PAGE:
Which LinkedIn feature is your favorite for the job search? Is it Companies which allows you to locate and connect with people who can open doors for you? How about Jobs which, according to some, has become the second most effective job board, two notches above Monster.com. Or Who’s Viewed Your Profile, Find Alumni, Pulse?
There’s one I’ve not mentioned yet. It’s a feature that provides you with an arena to express your views, ask questions, share articles, connect or communicate with people who are outside your first degree connections, and more. Groups is high on the list of my favorite features, quite possibly my number one.
That said, I’m going to give you a rundown of Groups functions, some of which are very useful, others not very, and others a waste of time.
Your Groups’ Feed
1. Your Groups at a glance. When you first choose Groups in the Interests drop-down (silly that one of LinkedIn’s best features doesn’t have its own link), you’ll see a page that allows you to take immediate action. Rather than having to open a group, you can do the following:
Keep up with discussions. This is an easy way to see what’s going on in each of your groups (providing there are discussions happening) and contributing to said discussions. Depending on how much time you have on your hands, you can scroll and scroll down your screen to see if there is anything of interests.
Start a conversation (New). How easy can LinkedIn make starting a discussion in a particular group. Begin your discussion by selecting a title (LinkedIn provides some suggestions) and adding details, choosing a group (only one group. Sorry), and post it.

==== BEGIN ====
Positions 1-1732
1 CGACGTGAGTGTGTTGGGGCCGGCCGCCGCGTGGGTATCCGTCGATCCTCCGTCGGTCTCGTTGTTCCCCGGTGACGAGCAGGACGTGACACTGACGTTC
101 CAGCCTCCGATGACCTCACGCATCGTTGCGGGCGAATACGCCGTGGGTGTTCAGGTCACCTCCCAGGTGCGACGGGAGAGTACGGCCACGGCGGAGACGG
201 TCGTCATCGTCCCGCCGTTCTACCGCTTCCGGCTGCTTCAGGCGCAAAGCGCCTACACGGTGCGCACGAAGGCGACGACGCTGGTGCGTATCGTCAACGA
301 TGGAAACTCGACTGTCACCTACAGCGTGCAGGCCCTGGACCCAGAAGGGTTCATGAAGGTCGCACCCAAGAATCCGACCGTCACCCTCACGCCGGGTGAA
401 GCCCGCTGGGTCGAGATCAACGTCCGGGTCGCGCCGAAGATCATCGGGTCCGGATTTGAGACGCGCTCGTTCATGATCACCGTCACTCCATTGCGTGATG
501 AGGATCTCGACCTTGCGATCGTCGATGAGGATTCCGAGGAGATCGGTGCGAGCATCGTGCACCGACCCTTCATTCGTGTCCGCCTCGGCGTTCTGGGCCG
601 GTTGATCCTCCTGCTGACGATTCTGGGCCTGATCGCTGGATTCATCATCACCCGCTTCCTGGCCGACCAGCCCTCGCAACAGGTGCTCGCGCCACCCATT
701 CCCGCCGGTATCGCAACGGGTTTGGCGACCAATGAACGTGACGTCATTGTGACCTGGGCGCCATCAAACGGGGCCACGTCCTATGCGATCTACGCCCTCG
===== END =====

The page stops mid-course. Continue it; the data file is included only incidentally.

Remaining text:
Manage your groups’ settings. This function allows you to rearrange your groups in the order you want them to appear. You can also adjust Member Settings, e.g., Visibility, Contact Settings, Update Settings, and Leave the Group. In terms of visibility, I tell my jobseekers to not show their Job Search groups on their profile. Rather the groups that are related to their occupation.
Open One of Your Groups and Go to Town
2. Discussions. Probably the best feature Groups has to offer, as it allows you to show your expertise through intelligent questions, thoughtful answers, relevant shares. One of my valued connections, Hank Boyer, constantly shows up on my Groups feed posting articles that are relevant to his connections.
3. Promotions. No man’s land. Promotions are ignored in most groups because any type of information posted and deemed as self-promotional end up here. One of my valued connections informed me that when he posts anything in a group I started, it is automatically placed in Promotions. I removed this page from my group.
4. Jobs. This is feature that is sometimes ignored by group members and, therefore, they don’t learn about jobs posted by their fellow members. I’ve sent messages to the members of my group informing them to look in Jobs, but this isn’t something that I can do on a constant basis.